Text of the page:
WASHINGTON – The ethanol and railroad industries are battling over bottlenecks plaguing the country’s freight network that have sent prices for the corn-based fuel soaring.

Bob Dinneen, president of the Renewable Fuels Association, said in a letter to the head of the Association of American Railroads this week that the “sheer chaos that is today’s rail system” is driving up the price of ethanol, forcing consumers to pay more for the fuel. The shipping delays also have affected ethanol producers who have curtailed output because they can’t ship the product quickly enough.

“The ethanol industry is dealing with a public perception problem at the hands of the rail industry, which failed miserably to prepare for increased demands on the system and inclement winter weather,” Dinneen said. “While rail-reliant industries are accustomed to temporary weather-induced interruptions in service, winter weather alone is not a legitimate excuse for the protracted fiasco the rail system finds itself in today.”

Dinneen said a more likely explanation was the surge in crude production in North Dakota’s Bakken oil field that has reshuffled the existing fleet of rail cars and locomotives, pressured lease rates, changed normal rail traffic patterns, and “exerted significant stress on the rail system.”

The rail industry said movement of rail cars and engines has been slowed by a host of factors: a plentiful agricultural harvest last year, higher coal volumes and the long, cold winter that has reduced the size and speed of the trains that operate. The bottleneck has left ethanol shippers waiting for cars — boosting prices in far-flung areas where the fuel is shipped.

Iowa is the country’s largest ethanol producer with 42 refineries capable of producing over 3.8 billion gallons annually.

The Energy Department’s statistical arm said Thursday the price premium of ethanol in New York compared with Chicago, close to where the fuel is produced, widened to $1 per gallon early last month from 25 cents in January.

“Logistical constraints in and around ethanol production centers in the Midwest, mainly involving railroads on which approximately 70 percent of ethanol is shipped, appear to be a key factor driving recent prices,” the agency said.

Ethanol for May delivery was about $1.80 a gallon in the beginning of February before spiking to close to $3 earlier this week on the Chicago Board of Trade, its highest level in eight years. Prices retreated to $2.40 a gallon Friday.

The trade group representing the rail industry said it is working to restore service to levels that its customers expect, but objected to the criticism being levied by the ethanol industry.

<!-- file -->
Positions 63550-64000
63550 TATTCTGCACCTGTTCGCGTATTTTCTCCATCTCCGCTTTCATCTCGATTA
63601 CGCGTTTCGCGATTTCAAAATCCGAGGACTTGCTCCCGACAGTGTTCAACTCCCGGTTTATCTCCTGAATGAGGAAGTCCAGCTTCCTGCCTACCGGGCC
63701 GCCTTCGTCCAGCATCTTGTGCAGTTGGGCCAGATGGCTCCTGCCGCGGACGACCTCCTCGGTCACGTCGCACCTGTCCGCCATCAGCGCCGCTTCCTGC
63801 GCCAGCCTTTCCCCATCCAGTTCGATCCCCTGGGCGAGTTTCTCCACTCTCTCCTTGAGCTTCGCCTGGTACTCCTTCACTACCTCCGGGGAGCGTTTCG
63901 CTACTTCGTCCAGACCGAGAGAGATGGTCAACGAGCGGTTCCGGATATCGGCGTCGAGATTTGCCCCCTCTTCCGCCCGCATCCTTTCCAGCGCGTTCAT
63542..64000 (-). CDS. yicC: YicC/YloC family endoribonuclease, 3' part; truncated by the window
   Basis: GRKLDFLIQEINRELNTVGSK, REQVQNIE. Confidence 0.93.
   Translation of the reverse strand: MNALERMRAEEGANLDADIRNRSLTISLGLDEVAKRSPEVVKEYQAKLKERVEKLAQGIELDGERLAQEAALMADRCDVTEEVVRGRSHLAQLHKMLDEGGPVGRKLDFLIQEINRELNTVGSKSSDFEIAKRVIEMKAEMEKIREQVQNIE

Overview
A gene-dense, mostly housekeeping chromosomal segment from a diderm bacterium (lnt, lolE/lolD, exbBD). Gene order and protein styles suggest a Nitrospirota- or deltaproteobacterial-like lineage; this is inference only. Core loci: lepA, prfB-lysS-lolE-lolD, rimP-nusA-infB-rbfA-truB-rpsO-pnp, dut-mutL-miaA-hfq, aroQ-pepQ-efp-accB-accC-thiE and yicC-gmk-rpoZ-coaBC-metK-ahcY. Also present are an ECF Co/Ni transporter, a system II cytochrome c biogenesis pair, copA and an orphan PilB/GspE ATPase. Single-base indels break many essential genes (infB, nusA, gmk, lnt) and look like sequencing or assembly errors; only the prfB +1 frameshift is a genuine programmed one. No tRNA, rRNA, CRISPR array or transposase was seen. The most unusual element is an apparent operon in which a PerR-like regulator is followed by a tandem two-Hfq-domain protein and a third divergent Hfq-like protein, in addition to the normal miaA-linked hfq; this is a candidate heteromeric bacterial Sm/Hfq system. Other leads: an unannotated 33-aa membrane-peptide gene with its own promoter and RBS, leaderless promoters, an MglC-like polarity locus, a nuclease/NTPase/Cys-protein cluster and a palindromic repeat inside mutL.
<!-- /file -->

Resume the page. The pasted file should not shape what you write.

“RFA’s claim that the rail system today is in ‘sheer chaos’ is preposterous and unhelpful,” said Ed Hamberger, president of the Association of American Railroads. “There have been recent rail service challenges in certain parts of the country, and railroads are working around the clock to mitigate them.”

Hamberger noted that despite regional service issues, railroads hauled about 39,000 more carloads and nearly 93,000 more containers and trailers in March compared with the same month a year ago.

The Surface Transportation Board, a regulatory body charged with overseeing the rail industry, said this week it will hold a hearing on Thursday to discuss the recent rail challenges and find ways to improve service. The agency said in a statement it is “concerned about service problems across the nation’s railroad network, particularly on the Canadian Pacific Railway Company (CP) and BNSF Railway Company (BNSF) systems.”

At Absolute Energy, a 115-million-gallon-a-year ethanol plant in St. Ansgar, the company has been forced to cut production by up to 20 percent because of the delays in getting its cars picked up by the railroads. The facility’s bottom line has beenshielded by high ethanol prices, despite the drop in output.

Rick Schwarck, Absolute’s president, said he has 2.3 million gallons of ethanol worth nearly $6 million loaded onto 80 tank cars that have been sitting outside his plant for a week waiting for Canadian Pacific to pick them up. In the past, the cars would usually get hauled away within two days of calling the railroad. He’s still uncertain when the cars will finally get taken away.

Schwarck said railroads need to invest more money in crews, engines and other equipment to prevent problems next winter. His concern is that as weather conditions improve and the congestion eases, people will forget about the current bottleneck — anissue the railroads say is based on operational problems and is not systemic.

“It’s very easy, out of sight out of mind. We’ve got another winter coming and we need to take this time … to address the shortcomings that we’ve had this winter to make sure we do what we can to not repeat it again,” he said. “These constraints (on the rail system) have not changed.”

Chris Fischbach, a farmer and director with the South Dakota Soybean Association, said some local grain elevators are waiting for a month after loading a train for another one to arrive, compared with about seven to 10 days in the past. “It’s hard to say if we’re at the bottom until we’ve hit the bottom,” he said. “I have every reason to believe the railroad will get through the majority of this backlog. The more commodities and material they turn, the more money they make, too.”